So Sherry is like the kind of poster girl for her rescue. And, and I had a fundraising idea. She wants to open up a visitor centre so people can come in and find out more about what they do, but she needs to raise a lot of money, 15 grants to pay for the visitor centre. So she had an idea of people of Sherry running a mile every day. If it’s 26 days and people can go and join us. So Sherry will be walking or running on a car. She’ll just do a mile. So she’s not in any pain or anything. And then people can join her every day.

So Chevy is going to be doing a marathon. She’s only got two legs. So a dog would see legs is running a marathon. That’s your headline.

So when I send that off to the Sunday Mirror, they were like, oh my God, this is an amazing story. Jumping up and down.

So went in the Sunday Mirror, then you got followed up by the Manchester Evening News.

Then it ended up on Wammys which is a pet site in France.

Then it went into like loads of different Manchester Publications, I love Manchester, inside Manchester in South Manchester, all these different ones. It went on ITV news, it went crazy and raised 12 grand in like less than a month, which is amazing.

So she’s like four fifths of the way there. That’s just awesome.

So the angle, think about the angle there. So it’s a two like a dog dog is running a marathon. What would make people go, wow, that’s amazing. So that’s what you want to be thinking of.

Another example, I won’t go through too many because I do tend to go on, another example is a lady called Liz who runs beds for bullies, again, a very small rescue. Liz has got 16 dogs who can’t be rehomed because of behavioural problems because of what they’ve been through. Not because they are horrible dogs or anything, but because they’ve been terribly treated.

They’ve come from all over the world and she has them living in a home.

Now, a few years ago, she came to me and said I need to move house. I don’t know what to do, my landlord is asking me, asking for the house and the land back because he needs to sell it. So we kind of created a story about, you know, how can we help her, she’s got these 16 dogs, we can’t be rehomed, please can people donate.

Over the course of a weekend, people donated two grand, which was amazing. Then the story got picked up by This Morning and then it went in all the national papers across the UK and she’s appeared in magazines as well. So, it was a very, very sad story, and thankfully Lisa has found a new home now. Um, but yeah, that’s the power of storytelling really. And what we did was we said these are the dogs who are so desperate. There was Eric who’d been shot 50 times in the head and there was an x ray of the bullets in his head, that was Deller and Dot, who were bait dogs. And they’d been thrown into fighting rings and we had photos from when Liz first rescued them.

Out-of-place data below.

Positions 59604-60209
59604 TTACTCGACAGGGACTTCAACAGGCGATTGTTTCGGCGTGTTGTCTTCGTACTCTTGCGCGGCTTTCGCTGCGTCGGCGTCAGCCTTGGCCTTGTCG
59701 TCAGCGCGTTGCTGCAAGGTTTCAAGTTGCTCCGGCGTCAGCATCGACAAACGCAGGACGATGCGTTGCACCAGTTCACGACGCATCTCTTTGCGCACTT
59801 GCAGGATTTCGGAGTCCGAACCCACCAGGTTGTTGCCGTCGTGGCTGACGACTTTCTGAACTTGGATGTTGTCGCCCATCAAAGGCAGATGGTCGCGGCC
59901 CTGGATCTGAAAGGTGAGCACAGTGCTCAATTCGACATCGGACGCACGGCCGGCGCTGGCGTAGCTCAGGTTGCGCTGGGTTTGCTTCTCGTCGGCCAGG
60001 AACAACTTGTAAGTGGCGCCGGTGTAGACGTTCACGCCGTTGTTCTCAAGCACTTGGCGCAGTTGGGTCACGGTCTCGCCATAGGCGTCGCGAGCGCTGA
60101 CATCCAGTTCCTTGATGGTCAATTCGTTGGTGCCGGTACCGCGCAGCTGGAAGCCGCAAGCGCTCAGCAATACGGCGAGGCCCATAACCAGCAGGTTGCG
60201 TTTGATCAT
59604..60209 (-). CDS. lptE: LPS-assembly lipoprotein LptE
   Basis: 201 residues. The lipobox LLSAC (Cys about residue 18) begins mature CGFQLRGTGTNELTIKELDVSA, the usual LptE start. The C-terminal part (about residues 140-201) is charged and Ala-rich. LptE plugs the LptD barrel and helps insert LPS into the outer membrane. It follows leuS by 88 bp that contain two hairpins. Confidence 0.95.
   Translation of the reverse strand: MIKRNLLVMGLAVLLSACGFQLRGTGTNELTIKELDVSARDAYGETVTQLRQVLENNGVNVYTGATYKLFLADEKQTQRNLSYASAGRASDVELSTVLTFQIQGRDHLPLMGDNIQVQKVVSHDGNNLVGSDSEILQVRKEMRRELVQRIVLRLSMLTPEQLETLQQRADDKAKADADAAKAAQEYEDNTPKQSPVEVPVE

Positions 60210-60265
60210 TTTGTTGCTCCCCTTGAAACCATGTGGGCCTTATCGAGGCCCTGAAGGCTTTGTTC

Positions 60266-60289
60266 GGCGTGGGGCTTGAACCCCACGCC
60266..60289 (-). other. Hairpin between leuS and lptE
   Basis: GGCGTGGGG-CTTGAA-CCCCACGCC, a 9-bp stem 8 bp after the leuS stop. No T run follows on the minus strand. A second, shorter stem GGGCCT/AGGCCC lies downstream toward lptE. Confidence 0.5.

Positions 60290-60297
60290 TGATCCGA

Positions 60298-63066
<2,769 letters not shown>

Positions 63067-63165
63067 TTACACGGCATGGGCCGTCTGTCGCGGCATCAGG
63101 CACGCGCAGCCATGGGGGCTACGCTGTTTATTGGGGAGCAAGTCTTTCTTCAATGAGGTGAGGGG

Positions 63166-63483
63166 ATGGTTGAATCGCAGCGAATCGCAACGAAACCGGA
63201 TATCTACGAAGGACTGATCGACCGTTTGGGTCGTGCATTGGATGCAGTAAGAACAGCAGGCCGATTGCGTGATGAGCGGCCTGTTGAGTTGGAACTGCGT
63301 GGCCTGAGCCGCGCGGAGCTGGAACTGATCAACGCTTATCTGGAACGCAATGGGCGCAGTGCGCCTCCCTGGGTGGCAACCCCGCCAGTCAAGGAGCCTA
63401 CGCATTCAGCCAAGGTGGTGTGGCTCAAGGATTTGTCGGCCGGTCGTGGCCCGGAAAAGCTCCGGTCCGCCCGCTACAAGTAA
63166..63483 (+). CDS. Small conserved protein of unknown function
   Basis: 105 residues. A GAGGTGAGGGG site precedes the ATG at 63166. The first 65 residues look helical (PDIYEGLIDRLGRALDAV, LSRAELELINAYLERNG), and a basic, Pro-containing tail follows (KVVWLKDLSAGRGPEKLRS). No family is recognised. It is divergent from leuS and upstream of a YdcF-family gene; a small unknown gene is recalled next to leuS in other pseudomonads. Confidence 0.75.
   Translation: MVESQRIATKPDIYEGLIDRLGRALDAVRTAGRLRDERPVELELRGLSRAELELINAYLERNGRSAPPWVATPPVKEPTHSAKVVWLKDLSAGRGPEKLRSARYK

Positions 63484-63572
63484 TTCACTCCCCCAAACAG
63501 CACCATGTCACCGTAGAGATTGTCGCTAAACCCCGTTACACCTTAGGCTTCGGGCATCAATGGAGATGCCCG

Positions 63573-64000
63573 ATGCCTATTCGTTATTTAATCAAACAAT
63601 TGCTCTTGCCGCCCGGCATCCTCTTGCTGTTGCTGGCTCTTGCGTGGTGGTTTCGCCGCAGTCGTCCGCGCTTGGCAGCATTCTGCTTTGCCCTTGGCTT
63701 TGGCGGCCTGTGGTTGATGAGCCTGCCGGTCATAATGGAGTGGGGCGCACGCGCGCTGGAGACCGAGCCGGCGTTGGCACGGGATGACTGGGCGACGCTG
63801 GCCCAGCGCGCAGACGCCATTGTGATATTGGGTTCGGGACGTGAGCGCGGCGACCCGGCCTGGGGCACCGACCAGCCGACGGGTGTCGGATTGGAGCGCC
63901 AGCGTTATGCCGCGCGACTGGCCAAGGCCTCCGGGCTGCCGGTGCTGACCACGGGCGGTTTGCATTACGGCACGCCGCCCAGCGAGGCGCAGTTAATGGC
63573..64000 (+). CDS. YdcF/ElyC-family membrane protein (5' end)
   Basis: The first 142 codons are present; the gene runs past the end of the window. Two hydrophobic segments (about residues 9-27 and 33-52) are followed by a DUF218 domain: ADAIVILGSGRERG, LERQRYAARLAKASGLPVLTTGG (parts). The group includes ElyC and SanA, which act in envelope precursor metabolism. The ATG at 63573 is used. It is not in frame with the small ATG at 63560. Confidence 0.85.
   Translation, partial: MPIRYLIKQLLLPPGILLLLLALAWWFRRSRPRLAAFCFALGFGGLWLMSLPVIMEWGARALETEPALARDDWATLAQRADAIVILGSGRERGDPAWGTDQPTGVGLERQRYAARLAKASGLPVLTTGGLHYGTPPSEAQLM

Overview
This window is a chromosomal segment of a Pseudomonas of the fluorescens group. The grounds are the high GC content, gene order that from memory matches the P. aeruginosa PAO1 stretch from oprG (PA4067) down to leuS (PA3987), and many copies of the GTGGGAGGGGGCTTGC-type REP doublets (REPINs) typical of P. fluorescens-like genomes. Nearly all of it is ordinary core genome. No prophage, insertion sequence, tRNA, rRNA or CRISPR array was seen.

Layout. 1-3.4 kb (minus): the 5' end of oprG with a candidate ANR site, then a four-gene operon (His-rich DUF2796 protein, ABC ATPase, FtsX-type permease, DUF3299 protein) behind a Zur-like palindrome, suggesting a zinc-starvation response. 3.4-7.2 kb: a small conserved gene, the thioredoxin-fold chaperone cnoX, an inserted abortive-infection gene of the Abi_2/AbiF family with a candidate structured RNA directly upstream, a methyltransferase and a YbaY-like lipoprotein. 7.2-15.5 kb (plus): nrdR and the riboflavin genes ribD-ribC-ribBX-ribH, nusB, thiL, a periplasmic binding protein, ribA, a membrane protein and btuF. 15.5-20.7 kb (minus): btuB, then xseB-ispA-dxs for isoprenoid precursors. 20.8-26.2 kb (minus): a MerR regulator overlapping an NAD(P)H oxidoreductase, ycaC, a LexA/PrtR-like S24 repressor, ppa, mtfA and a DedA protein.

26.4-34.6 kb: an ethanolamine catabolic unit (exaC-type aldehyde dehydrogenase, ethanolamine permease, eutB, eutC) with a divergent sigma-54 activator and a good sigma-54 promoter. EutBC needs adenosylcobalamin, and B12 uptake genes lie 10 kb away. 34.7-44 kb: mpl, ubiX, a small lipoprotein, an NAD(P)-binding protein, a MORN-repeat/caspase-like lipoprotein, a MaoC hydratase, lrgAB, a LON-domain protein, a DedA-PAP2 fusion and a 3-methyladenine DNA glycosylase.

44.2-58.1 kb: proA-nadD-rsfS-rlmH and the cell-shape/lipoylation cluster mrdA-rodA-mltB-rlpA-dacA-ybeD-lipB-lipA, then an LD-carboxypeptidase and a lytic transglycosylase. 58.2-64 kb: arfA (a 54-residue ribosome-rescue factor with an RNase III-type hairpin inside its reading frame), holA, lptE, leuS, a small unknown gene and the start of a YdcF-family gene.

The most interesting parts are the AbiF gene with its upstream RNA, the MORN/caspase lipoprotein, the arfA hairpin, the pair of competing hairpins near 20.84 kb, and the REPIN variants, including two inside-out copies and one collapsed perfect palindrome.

And you know, its harrowing, but as I said in the post, this is harrowing, but this is why she needs your help. And people responded. They really dug into their pockets and it achieved what we wanted to achieve. I get emotional talking about this cause the things that she does, but that’s the thing. So think about emotions, think about, um, think about what people would find amazing or upsetting or shocking or, or inspiring or heartwarming, and these are the stories that you need to be telling. Sorry, I’ve gone off on a little bit that, but yes, that’s, that’s the key thing. Think about emotional responses.

Dom:    Yeah. And there’s usually always like an angle isn’t there You might not have a dog with two legs or something that as in your face as that, you know, but there’s, there’s always usually some kind of angle and that’s what you’ve got to try and find.

Rachel: Yeah. Oh, another good angle are stories about fashionable dogs. So I know a lot of rescues we’ll be getting Instagram dogs that have been bought for Instagram and then handed over to rescue.

This is very current. It’s very newsy, and it’s something that lots of people are concerned about. Some people buying dogs for social media purposes, and then it doesn’t work out. People are breeding dogs for social media. There’s Hope rescue in Wales. I did some work with and they were talking about China Jugs. It was a Chinese crested, cross it with a Chihuahua and a pug, and all three of these breeds that all have health issues. And she described them as Frankenstein dogs.